Republican Leadership Slams Obama's Veto Threat, No Announcement from Ryan

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U.S. House Speaker John Boehner (R-Ohio) publicly announces his resignation as speaker and from the U.S. Congress at a news conference at the Capitol in Washington, September 25. Jonathan Ernst/Reuters

Coming out of an early morning meeting Wednesday of House Republican leadership, many were anticipating an announcement from Paul Ryan on whether he'll run for Speaker of the House. Instead, outgoing Speaker John Boehner discussed a topic that GOP leaders can all agree on: slamming the president.

In a short question and answer session, Boehner led the charge against President Barack Obama over his threat to veto the Defense Authorization bill, a bipartisan piece of legislation to fund the military beyond the expiration date of the national debt ceiling and the federal budget.

"He wants to spend more money on his domestic agenda," Boehner said Wednesday. By threatening a veto, Obama aims to force Congress to come to an agreement on an overall budget. Boehner and his colleagues said that the pressure tactics amount to playing "political games" with American troops stationed abroad and veterans at home.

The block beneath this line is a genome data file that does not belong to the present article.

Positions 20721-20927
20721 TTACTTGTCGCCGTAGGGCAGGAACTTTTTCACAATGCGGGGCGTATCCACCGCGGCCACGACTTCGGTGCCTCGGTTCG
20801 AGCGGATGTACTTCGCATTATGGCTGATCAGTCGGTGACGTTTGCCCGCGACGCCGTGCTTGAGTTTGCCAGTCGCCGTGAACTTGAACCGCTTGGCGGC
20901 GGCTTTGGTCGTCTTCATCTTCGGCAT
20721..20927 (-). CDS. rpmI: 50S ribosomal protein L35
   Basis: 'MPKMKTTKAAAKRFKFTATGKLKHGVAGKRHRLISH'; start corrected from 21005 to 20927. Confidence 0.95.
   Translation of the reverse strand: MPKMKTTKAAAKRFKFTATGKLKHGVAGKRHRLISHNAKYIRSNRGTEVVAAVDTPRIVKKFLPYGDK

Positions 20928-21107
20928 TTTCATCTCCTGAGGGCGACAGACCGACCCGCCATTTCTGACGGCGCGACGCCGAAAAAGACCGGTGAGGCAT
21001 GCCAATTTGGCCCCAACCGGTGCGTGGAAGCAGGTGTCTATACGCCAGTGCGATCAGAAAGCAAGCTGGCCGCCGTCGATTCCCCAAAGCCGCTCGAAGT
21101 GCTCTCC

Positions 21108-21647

The accusations were business as usual for Boehner, who has waged a number of battles with Obama over government spending since he became speaker of the House. However, the House GOP is still in a state of disarray as it seeks to nominate a candidate for speaker. Paul Ryan, the popular Wisconsin representative who was Mitt Romney's running mate in 2012, has asked for the unanimous endorsement of the conference—but he may not get it from House Freedom Caucus members who back Daniel Webster.

Boehner told reporters Wednesday that Ryan would make "a great speaker" and would have all the support that he has asked for from members of the conference. Unable to come to a consensus on their own leader, the Republicans are in dangerous political territory heading into an election year.

Boehner stated that the House Republican Conference plans to nominate a candidate by the 28th, ahead of the Speaker election on November 4.